Furthermore, Star Trek has had a massive impact on the way that modern technology has evolved. The extent to which the technology in the series – transporters, scanners, forcefields, faster-than-light travel – has been devised has given rise to the pursuit of such technology in current life. Even the PADDs – the handheld devices with which the characters stored reports, messages, literature or just notes – gave rise to the first personal digital assistants (PDAs) and technology of the like.
Try it for yourselves – watch an episode of The Next Generation and see how much technology you can spot that resembles modern technology – iPads, voice interfaces, video messaging and so on, it’s all there.
Even renowned scientist Dr. Stephen Hawking appeared in a cameo role in 1993, playing a holographic version of himself. Whilst there, he took a tour of the Next Generation set, and upon being shown the warp core (ship’s engine), reportedly commented “I’m working on that.”
For me however, the biggest appeal of Trek is the variety of the characters and the mutability of the franchise as a whole.
The changing of the time setting for The Next Generation meant that the writers had a framework within which they could work, but were able to bring in new elements to convey the changes in society in the intervening 100 years. The fearsome Klingons were no longer the main enemy in the series, as they had been in The Original Series. New species were introduced, new concepts for futuristic technology were devised and portrayed, and new real-life societal issues and stigmas were explored: addiction, materialism, gender roles, honour, family – even a blink-and-you’ll-miss-it allusion to same-sex relationships. These issues were often most bluntly and starkly highlighted by the android character Lieutenant Commander Data, who did not possess emotions, acting as a surrogate Spock-the voice of logic and reason, untempered by societal influence.
Whereas its predecessors had both been based on starships exclusively occupied by officers of Starfleet (the exploratory/military organisation within the Federation), Deep Space Nine was set on a space station manned by Starfleet personnel alongside as the militia of the newly-liberated Bajorans, as well as many civilian shopkeepers, religious figures, schoolteachers and bar owners. As such this allowed a bigger picture of the Federation to be painted, and an exploration of the diverse peoples of the galaxy unprecedented in Star Trek. The focus on interpersonal relations gave Deep Space Nine a completely different atmosphere to its ascendants, whilst still remaining inherently Trek.
It was also the first Trek series to actively show a same-sex romantic story arc, (which-admittedly-only lasted one episode). It was also the first series to have a black character in command (although non-white actors were already being cast in guest roles as Captains and Admirals since the third film in 1984).
Another change was the increased usage of multi-episode story arcs, which also contributed towards the atmosphere, and enabled the writers to write long arcs which ultimately resulted in the Federation and neighbouring powers being plunged into war with a common foe. Due to this radical change from other series’ relative peace, Deep Space Nine is rather polarising amongst the fans, as the wartime episodes have a much darker feel to them.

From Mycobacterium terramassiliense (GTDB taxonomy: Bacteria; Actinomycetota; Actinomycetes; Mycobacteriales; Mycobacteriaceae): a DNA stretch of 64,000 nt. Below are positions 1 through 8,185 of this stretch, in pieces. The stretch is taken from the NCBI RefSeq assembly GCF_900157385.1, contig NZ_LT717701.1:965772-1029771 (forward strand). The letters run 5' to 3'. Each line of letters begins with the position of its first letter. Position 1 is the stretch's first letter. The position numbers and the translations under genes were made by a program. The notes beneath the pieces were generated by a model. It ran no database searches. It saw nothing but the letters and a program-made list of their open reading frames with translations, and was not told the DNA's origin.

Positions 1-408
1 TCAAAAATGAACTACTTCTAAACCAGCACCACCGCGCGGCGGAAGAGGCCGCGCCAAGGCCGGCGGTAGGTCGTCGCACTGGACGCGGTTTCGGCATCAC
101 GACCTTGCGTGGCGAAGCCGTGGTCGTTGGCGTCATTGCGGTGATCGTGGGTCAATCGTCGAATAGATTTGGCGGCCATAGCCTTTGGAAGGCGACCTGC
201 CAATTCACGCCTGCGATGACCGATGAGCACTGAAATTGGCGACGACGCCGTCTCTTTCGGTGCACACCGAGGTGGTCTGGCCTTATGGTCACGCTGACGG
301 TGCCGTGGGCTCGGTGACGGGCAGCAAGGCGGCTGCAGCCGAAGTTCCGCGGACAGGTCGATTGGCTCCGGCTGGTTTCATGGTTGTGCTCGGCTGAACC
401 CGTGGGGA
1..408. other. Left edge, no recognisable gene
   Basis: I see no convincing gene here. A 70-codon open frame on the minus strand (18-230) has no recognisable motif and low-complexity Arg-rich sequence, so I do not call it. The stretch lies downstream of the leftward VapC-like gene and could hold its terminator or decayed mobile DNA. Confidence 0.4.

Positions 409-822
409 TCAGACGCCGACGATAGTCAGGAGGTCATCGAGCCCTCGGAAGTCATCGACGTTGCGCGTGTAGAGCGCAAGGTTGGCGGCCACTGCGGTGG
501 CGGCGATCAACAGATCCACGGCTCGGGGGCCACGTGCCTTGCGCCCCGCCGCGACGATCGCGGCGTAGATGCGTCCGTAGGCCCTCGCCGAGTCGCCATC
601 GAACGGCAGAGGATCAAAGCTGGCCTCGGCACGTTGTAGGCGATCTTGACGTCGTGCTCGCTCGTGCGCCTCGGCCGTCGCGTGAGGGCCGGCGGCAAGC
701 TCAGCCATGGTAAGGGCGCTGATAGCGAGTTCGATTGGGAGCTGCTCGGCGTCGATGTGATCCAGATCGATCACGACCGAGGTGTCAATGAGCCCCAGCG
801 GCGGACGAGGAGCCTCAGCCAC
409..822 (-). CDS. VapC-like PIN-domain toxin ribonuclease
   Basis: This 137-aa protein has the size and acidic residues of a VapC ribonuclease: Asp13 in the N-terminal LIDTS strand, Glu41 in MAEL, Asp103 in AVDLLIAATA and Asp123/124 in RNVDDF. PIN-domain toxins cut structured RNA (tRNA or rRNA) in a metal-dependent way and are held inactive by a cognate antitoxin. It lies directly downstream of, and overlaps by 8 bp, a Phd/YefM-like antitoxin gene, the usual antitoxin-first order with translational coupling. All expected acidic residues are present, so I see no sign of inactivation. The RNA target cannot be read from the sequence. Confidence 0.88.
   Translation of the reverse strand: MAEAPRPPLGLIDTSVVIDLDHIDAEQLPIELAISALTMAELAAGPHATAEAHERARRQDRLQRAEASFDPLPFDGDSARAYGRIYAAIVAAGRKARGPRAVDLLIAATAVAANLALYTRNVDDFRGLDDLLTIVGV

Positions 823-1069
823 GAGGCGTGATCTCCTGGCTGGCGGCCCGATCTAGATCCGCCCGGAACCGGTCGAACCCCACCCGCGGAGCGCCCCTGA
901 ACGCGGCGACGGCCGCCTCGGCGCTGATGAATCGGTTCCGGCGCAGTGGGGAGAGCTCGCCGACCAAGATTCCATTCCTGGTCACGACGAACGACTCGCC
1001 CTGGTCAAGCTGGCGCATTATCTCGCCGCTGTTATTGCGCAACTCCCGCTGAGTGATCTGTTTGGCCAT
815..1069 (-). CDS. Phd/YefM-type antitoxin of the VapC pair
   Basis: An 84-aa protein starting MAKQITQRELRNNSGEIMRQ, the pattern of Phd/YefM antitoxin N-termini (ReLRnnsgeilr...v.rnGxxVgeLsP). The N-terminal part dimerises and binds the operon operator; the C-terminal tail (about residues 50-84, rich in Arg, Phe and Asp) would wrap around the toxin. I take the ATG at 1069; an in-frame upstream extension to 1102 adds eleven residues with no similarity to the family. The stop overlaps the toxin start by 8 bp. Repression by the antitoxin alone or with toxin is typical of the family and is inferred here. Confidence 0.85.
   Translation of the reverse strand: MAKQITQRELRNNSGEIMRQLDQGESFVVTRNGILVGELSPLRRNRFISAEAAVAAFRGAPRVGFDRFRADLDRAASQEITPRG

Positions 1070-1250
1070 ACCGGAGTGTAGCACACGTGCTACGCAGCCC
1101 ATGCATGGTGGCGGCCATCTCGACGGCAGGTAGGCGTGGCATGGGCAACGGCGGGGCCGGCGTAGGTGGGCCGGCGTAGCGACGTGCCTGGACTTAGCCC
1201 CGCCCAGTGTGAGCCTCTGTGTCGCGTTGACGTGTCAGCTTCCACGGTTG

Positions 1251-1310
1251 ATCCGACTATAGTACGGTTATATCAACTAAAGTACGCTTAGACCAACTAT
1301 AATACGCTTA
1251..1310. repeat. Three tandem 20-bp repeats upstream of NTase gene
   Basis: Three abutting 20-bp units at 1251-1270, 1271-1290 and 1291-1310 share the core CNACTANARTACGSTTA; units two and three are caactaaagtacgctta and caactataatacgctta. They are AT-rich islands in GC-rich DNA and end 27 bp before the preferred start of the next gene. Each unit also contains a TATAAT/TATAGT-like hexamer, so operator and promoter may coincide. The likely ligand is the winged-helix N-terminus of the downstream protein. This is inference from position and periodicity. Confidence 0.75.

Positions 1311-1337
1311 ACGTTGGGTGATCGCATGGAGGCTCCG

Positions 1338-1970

Voyager meanwhile, was the first series not to be set within the boundaries of the Federation. In the pilot, Voyager is transported to the other side of the galaxy and spends the next seven years trying to get home. This allowed the writers to play with the idea of a ship that is suddenly separated from the protection of its fleet, its society and the comfort of their loved ones. The sense of family and community was stronger, and there was a balance struck between maintaining the professionalism befitting a Starfleet ship, and showing camaraderie and interpersonal relationships among a group of people sharing the same experience.
Lastly, Enterprise, as a prequel, gave the writers and producers the opportunity to let the characters be a lot less – well, ‘perfect’ is the best word. This wasn’t the fully enlightened civilisation shown in previous series, instead giving the proceeds a decidedly more militaristic feel.
This ability to change and adapt the canon is why so many people keep coming back to Trek – whether by writing non-canon books (I would recommend the Stargazer and Titan series, personally), playing online games (Star Trek: Online ), or by going to the many, many conventions which to this day are packed full of new generations (no pun intended) of Trek fans, each inspired by television programmes which, for more and more, were broadcast before they were born.
This adaptability is also something which the latest two Trek movies directed by J.J. Abrams do not have enough of in my opinion – they have tried to do it by setting it in an alternate timeline, but it is grossly overshadowed by the elaborate action elements, and pandering to previous Trek lore. Don’t get me wrong, I loved the films, but for different reasons than why I love the rest of Trek.
However, in true Trek form, I hold out hope for a better tomorrow, and for better Trek films, because it’s nearly 50 years since the voyage began. It is an institution-timeless and venerated-and I’m confident that with so much love felt for it worldwide it will always live long and prosper.